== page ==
Hinojosa and Pitt co-chair a bi-national working group on the delta’s restoration.  Along withFrancisco Zamora of the Sonoran Institute, legal expert Peter Culp, and delta water rights expert Yamilett Carrillo, now executive director of the Colorado River Delta Water Trust, they were instrumental in bringing Minute 319 to fruition.
As for me, the opportunity to play a small part in the delta’s restoration is nothing less than a dream come true.
On that 1996 trip to the delta, we talked with an elder of the Cucapá – the “people of the river” – who fished and farmed in the delta for a thousand years.  With conviction, the elder said: “I hope one day to see the river rise again.”
His words stuck with me over the years.  And although he has passed on, to play a small part in making his hope come alive is a tremendous gift.
Our Change the Course (CtC) campaign – spearheaded by National Geographic, Bonneville Environmental Foundation, and Participant Media – is supporting the return of 1 billion gallons of water to the delta over the spring and summer of 2014.
On the heels of the pulse flow, which will end around Mary 18, this water will provide nourishing base flows to emergent vegetation and restoration sites to promote their establishment, growth and spread.
To make this happen, CtC is partnering with the Colorado River Delta Water Trust to lease water rights from delta farmers who wish to do so.  By enabling farmers to voluntarily lease or sell their water rights and then dedicate that water to the environment, the water trust is playing a crucial role in the delta’s restoration.
A team from National Geographic and I were in the Delta last year (you can see stories, photos and videos here) and we’ll be there for the coming two weeks to witness and document this transformative moment in the delta.  It’s possible the river may even reach the sea – so stay tuned.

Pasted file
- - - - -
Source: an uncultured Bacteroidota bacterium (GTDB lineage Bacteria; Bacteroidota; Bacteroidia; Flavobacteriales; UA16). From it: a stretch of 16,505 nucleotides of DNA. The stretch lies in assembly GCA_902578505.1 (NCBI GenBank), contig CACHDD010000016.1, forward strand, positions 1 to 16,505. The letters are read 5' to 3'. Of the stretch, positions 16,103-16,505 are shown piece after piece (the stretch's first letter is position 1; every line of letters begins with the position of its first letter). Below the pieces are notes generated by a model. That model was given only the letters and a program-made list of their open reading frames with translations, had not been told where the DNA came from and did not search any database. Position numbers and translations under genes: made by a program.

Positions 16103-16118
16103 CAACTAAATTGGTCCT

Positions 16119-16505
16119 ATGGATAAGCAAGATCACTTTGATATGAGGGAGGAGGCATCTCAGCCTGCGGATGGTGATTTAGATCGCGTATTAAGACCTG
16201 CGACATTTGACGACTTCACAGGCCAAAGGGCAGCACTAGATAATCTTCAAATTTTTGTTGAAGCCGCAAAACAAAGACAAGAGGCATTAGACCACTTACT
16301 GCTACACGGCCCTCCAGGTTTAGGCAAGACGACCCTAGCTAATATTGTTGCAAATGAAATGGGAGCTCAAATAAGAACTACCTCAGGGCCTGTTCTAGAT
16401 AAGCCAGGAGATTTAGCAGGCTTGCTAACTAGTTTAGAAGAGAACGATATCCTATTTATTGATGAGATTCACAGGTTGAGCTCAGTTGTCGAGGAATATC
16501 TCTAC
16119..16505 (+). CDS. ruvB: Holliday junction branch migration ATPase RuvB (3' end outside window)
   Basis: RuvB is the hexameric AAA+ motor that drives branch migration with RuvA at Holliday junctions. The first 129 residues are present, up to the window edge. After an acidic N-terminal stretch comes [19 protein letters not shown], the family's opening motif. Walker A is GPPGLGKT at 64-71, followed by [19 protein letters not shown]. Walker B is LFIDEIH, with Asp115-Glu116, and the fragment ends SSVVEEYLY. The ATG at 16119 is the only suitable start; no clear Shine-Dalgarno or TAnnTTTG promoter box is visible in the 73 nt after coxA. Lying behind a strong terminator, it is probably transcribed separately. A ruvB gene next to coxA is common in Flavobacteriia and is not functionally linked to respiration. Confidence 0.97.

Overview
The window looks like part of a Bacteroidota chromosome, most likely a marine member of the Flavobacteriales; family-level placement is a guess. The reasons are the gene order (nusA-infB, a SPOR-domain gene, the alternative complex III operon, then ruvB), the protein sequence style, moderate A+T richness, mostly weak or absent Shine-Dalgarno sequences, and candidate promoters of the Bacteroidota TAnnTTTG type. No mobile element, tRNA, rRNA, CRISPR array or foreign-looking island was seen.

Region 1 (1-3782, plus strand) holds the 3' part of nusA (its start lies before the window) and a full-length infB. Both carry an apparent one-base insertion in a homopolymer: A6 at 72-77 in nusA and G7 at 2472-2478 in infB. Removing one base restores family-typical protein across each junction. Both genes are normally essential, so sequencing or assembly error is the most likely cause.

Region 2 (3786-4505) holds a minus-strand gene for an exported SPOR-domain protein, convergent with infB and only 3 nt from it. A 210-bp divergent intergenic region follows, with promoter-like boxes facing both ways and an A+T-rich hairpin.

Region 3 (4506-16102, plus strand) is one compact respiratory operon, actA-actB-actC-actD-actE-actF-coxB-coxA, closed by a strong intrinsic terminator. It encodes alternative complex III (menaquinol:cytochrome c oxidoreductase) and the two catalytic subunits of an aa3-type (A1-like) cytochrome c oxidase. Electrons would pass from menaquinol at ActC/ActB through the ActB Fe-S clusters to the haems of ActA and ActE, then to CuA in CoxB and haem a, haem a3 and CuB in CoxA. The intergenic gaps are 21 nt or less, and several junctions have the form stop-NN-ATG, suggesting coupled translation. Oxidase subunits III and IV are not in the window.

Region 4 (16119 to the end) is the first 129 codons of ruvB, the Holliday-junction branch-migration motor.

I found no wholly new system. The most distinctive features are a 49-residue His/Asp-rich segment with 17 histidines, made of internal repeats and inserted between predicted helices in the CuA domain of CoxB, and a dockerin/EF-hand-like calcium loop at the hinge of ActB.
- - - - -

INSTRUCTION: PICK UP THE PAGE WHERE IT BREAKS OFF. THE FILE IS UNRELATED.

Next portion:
By joining Change the Course, anyone can play a part in restoring flow to the Colorado River Basin, including the delta.  For every pledge to shrink one’s personal water footprint, CtC returns 1,000 gallons of water to a depleted part of the basin.
So on this World Water Day, make a free pledge to conserve water, and join us to change the course – for good.

Originally published at National Geographic Newswatch. as This World Water Day, Something Big to Celebrate

Sandra Postel

Sandra Postel directs the independent Global Water Policy Project, and lectures, writes and consults on global water issues. In 2010 she was appointed Freshwater Fellow of the National Geographic Society, where she serves as lead water expert for the Society’s freshwater efforts. Sandra is co-creator of Change the Course, the national freshwater conservation and restoration campaign being pioneered by National Geographic and its partners. During 2000-2008, Sandra was visiting senior lecturer in Environmental Studies at Mount Holyoke College, and late in that term directed the college’s Center for the Environment. From 1988 until 1994, she was vice president for research at the Worldwatch Institute. Sandra is a Pew Scholar in Conservation and the Environment, and in 2002 was named one of the Scientific American 50, an award recognizing contributions to science and technology. In 1992 Postel authored Last Oasis: Facing Water Scarcity, which now appears in eight languages and was the basis for a PBS documentary that aired in 1997. She is also author of Pillar of Sand: Can the Irrigation Miracle Last? (1999) and co-author of Rivers for Life: Managing Water for People and Nature (2003). Her article “Troubled Waters” was selected for inclusion in the 2001 edition of Best American Science and Nature Writing. Sandra has authored well over 100 articles for popular, scholarly, and news publications, including ScienceScientific AmericanForeign PolicyThe New York Times, and The Washington Post.

Tags: water, Water treaties, Watershed Restoration